No. 43–Decapods, Part II

Now we come to the lobster-like group of decapods which is the intermediate evolutionary stage that led ultimately to the crabs. Though shortened in relation to body length, the abdomen is retained but the pleopods have devolved from swimming appendages and are used primarily for ventilation.* This grouping, along with lobsters, includes burrowing shrimp and fresh water crayfish.

For most of the country, the most common image that comes to mind when the word lobster is used is of the American lobster Homarus americanus aka, Maine lobster. Ranging from Newfoundland to North Carolina, they require a rocky habitat which provides cover from predators. While they will scavenge feed, that’s how they wind up in traps, they are primarily predators of the night feeding on bivalves, live fish, and crabs and assorted other bottom dwellers.

When they think of lobster, residents of Florida and the Gulf Coast are more apt to think of the Caribbean spiny lobster Panulirus argus. There are striking differences between the two species. P. argus is more slightly built, sports spiny projections on its carapace and lacks the powerful chlipeds of its distant cousin. The two share roughly the same feeding regime but Homarus grow much larger, up to 3 ft. and may live up to 70 years. The spiny lobster grows to less than 1/3 that size and is thought to live between 10 and 20 years.

I found it interesting to learn that Homarus is more closely related to the crawdads I caught and ate as a kid in Oklahoma than it is to the spiny lobster.

The crab-like decapods are of two taxa, Anamura and Brachyura. Anamurans represent the next transitional group from shrimp to crab with some looking more like crabs than others. The mole crab Emerita talpodia, aka Atlantic sand crab, which inhabits the intertidal zones of local beaches, bares little resemblance to what one would normally think of as a crab. The porcelain crab, Petrolisthes armatus, is also found locally and is considerably more crab-like.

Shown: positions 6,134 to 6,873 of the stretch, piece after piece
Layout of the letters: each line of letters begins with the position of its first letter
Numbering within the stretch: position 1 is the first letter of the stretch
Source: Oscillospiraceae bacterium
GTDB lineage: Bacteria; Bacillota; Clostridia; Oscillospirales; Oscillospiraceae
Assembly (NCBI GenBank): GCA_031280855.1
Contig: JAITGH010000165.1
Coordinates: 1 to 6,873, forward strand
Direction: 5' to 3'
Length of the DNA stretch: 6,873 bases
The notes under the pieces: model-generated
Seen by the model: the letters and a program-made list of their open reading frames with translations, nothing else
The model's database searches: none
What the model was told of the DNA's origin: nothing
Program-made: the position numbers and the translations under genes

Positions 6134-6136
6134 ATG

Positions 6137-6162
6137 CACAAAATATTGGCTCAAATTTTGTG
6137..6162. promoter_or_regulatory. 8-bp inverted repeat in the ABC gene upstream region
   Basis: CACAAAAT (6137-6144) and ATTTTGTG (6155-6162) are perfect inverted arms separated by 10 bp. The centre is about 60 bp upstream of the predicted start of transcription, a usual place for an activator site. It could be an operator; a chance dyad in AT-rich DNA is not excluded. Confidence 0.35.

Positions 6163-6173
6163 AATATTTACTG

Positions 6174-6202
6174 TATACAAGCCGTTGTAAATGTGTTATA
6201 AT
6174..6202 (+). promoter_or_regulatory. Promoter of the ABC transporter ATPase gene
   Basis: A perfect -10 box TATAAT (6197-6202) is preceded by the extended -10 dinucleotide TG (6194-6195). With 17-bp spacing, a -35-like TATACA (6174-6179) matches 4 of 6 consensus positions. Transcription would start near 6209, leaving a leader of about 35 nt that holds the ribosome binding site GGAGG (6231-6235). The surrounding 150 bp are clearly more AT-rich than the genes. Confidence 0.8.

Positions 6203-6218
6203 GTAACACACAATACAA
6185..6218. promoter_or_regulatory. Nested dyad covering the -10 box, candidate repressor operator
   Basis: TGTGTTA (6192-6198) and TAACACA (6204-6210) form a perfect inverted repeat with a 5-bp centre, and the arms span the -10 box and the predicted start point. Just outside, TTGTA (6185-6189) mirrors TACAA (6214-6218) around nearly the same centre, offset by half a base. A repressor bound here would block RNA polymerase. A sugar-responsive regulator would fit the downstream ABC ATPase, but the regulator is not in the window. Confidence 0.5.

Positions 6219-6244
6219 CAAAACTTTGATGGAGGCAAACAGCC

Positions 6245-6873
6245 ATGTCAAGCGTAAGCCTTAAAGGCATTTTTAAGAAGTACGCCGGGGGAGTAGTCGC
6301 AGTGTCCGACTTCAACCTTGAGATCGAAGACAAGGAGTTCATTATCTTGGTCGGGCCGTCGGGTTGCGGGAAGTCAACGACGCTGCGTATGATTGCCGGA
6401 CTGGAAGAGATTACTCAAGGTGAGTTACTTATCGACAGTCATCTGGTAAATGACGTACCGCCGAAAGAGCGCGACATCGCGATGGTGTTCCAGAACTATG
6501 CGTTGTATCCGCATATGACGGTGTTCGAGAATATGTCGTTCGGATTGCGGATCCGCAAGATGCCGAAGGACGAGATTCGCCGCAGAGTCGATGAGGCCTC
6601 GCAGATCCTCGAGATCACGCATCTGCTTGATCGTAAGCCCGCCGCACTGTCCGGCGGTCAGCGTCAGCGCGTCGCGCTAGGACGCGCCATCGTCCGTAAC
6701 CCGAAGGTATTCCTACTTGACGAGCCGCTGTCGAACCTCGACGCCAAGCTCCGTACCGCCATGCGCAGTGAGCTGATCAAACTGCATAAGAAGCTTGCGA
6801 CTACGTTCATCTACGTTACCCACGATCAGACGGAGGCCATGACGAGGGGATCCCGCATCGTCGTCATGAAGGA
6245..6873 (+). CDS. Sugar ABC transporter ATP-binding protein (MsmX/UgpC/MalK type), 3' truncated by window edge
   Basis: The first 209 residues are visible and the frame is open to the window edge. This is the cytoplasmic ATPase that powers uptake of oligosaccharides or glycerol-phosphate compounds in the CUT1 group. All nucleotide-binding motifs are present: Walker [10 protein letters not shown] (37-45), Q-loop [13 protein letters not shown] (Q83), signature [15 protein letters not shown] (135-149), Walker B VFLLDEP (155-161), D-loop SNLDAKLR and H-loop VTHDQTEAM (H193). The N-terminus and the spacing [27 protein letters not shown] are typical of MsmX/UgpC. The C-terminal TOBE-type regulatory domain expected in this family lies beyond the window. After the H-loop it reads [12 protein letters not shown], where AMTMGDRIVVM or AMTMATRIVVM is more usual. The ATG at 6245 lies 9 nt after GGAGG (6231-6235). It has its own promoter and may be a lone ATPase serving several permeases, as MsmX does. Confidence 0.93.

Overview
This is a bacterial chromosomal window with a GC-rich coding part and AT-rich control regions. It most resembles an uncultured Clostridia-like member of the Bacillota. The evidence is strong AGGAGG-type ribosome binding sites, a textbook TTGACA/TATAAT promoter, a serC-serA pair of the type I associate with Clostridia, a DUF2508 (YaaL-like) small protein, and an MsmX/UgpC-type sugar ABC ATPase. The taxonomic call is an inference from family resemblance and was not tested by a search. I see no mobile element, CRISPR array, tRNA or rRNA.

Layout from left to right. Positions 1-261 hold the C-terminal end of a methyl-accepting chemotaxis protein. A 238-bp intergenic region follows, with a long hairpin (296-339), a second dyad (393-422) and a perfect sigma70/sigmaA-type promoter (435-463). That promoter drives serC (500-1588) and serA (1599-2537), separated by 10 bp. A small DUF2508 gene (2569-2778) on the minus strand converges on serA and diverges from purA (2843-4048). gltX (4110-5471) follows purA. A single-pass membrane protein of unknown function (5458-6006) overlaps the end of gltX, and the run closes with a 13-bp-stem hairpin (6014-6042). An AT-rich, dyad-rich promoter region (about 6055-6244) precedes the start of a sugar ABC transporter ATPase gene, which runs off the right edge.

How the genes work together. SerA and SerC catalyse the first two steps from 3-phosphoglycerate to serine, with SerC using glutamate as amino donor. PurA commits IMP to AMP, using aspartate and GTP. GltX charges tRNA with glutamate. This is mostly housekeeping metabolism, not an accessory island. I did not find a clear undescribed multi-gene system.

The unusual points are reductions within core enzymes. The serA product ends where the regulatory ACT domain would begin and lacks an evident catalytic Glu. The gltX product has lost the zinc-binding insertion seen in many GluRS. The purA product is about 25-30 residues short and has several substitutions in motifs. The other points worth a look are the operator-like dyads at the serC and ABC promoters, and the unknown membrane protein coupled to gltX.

P. armatus lives concealed beneath intertidal rubble and shells and it is an invader. It appears to have now completely displaced our native species which I knew by the common name of olive porcelain crab. P. armatus appeared in the mid ‘90s and it has been several years since I last saw an olive.

The most recognizable and numerous of the anomurans are the hermit crabs which will rate a future column all their own. Hermit crabs do not build shells; they inhabit shells that were made by the snails that formerly occupied them. It’s surprising how many people are unaware of that.

Over 4,500 species of Brachyura (true crabs) are known. They are the final evolutionary stage, to date, in the decapods line. The abdomen is reduced to a mere flap folded tightly beneath the body. The male has lost all but two highly specialized pereopods used for mating while the female retains a full compliment to which eggs attach for brooding.

Evolution has made the Brachyurans the most highly specialized, successful and widely dispersed of all the decapods. They range from the sea to the estuary to fresh water to land. A little time spent randomly browsing their realm on line will prove to be both entertaining and enlightening. Google “crab photos”, you won’t believe what’s out there.

*Ruppert, Fox and Barnes – Invertebrate Zoology, Seventh Edition